Logic Model Planned Activities Students who qualify for the credit recovery program have already dropped out of school the past academic school year or are potential dropouts based on failing two or more classes, failed two or more subjects in two of the past four years, consistently tardy or absent from school, has two or more in-school or out-of-school suspensions during the past school year, a student who is pregnant, a family history of dropping out, below grade level in reading or math skills, and little to no parent involvement. A list of these students will be given to the Principal and he/she, an Assistant Principal, and a School Counselor will select the students to participate in the course Academic Support I or II. The County will serve up to approximately 800 students each school year and approximately 200 during the summer sessions. Fifteen students per 90 minute class period (4 periods a day) are enrolled in Academic Support I or II (Credit Recovery Program)at their high school. They work closely with the Credit Recovery Teacher on the NovaNet Program (computerized credit recovery courses in the area of Science, Math, Reading, Social Studies, and Electives). The program is also being used at the Academic Support Center and most recently placed in the middle schools ISS classrooms as well as our alternative school. Teachers employed to work with these students are certified and licensed in the State of North Carolina and have experience working with at-risk students and exceptional children. The Peer Tutoring Program works in conjunction with the Credit Recovery Program at the high schools. This program is utilized as a prevention program for students at high risk for dropping out. If a currently enrolled student is selected to participate in this Credit Recovery Program, his/her parent(s) will receive information introducing the class objectives and will be required to visit the school for an orientation session and to sign a contract agreeing to support their child while in this class. Students who have already dropped out are mailed a letter inviting them to the 3:30 p.m.-7:30 p.m. classes either at the Academic Support Center or afterschool sessions at a nearby high school. They, too, will need to come in for an orientation session, registration, and sign up. Effects of Planned Activities Ensuring all students receive a quality education and graduate from high school is the primary goal. Once a student knows he/she has an opportunity to recover lost credits, they will be motivated to work harder and will give them a reason to remain in school with their peers. Another effect or impact will be to have every student making responsible career choices and managing the challenges of a rapidly changing workplace. Drop-out prevention through a supervised and supportive environment allows students to catch up with peers toward meeting course requirements for graduation. Another effect is helping students and parents deal with barriers and problems affecting remaining in school as well as progress in school.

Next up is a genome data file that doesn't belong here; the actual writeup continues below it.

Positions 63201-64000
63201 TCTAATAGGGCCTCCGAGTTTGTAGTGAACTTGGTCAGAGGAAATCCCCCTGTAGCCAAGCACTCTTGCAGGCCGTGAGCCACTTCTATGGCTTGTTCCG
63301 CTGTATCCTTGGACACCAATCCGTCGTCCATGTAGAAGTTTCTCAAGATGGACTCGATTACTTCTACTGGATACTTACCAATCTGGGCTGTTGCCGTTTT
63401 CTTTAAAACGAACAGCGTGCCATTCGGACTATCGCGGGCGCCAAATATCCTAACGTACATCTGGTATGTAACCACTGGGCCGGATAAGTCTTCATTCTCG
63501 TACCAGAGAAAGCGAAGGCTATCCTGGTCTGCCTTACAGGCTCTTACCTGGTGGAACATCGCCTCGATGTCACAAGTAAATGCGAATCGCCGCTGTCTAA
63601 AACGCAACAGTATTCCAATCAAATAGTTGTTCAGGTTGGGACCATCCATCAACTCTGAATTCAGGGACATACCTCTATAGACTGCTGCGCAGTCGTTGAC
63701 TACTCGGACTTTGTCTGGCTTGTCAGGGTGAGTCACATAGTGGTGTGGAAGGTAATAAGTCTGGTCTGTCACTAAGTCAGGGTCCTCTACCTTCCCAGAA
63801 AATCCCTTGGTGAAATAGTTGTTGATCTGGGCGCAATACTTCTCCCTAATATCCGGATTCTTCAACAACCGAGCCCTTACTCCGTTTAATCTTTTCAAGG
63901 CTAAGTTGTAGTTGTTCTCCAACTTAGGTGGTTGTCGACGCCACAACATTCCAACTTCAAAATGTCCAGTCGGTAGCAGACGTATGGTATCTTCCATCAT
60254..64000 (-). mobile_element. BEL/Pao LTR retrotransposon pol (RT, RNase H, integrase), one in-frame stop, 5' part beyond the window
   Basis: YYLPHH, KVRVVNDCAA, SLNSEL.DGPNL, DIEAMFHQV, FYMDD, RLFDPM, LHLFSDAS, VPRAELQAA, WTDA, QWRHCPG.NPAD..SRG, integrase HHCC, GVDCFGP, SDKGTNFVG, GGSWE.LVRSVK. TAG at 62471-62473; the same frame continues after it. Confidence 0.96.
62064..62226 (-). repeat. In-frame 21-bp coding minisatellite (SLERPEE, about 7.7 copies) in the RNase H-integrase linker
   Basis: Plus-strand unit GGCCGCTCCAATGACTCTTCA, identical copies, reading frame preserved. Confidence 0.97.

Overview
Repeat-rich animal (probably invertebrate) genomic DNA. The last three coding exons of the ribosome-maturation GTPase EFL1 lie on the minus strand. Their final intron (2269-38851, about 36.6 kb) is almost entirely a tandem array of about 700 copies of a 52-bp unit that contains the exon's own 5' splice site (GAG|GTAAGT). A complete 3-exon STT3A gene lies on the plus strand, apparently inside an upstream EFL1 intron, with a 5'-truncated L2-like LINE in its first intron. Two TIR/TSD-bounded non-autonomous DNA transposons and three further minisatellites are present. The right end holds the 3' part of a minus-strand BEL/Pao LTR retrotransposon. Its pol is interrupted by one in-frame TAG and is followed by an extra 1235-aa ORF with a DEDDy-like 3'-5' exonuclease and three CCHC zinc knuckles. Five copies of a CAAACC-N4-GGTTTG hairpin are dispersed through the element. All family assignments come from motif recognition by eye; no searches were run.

Academic Support Center Middle and High School Students suspended from their home school for 3 – 10 Day Behavior modification / Student attendance 2007 – 2008 Total Students 363 Total Days – – 2009 Total Students – 687 Total Days – – 2010 Total Students – 620 Total Days
Success Academy 21 Credit Program for over- age/below grade level HS students. Started 2 nd Semester-2009 with 18 students, 1 student graduated Jun 10. Started 2010 with 15 students, 13 students still enrolled, expect 6 students to graduate Jun 11.
Harnett County Schools Dropout Prevention Early identification of students exhibiting at risk factors Mentoring and Counseling to address barriers to academic success Increased parental involvement through communications, conferences and school activities Collaboration with schools and community resource organizations to insure that students and families have access to needed resources to enhance student performance
Star Academy Alternative School Initiatives Transcript analysis and academic counseling Character Education: Focused on goal development and career options On campus exposure to 2 and 4 year college opportunities Town Hall Meetings: Relevant teen issues Career Day Annual Star Day Recognition Luncheon and Program
Mediation & Drop Out Prevention Project The Harnett County Schools Mediation and Dropout Prevention Project is designed to provide an avenue by which offenders, disputants, or victims can come together, in a non-threatening environment to reach a solution agreeable to all parties. At-Risk students who are in need of interventions beyond basic counseling will be referred. Proactive measures, involving the school, community, and parents will aid to ensure that a student does not drop out of school.
Dropout Prevention 2010 Summer Recruitment 86% of the students who dropped out were contacted Some attended and successfully completed Summer Academy and others returned in August. Currently, there are some, who are attending Success Academy and are doing extremely well.
Summer Credit Recovery Students recover courses they were not successful with during the school year. Increase students confidence level and provide a structured environment for summer school , Enrolled 126, 94 Completed (one) 1 or more courses – 2010, Enrolled 133, 103 completed (one) 1 or more courses, Graduation Ceremony for 12 Seniors. 3 Sessions at 2 locations 2 Sessions at 2 locations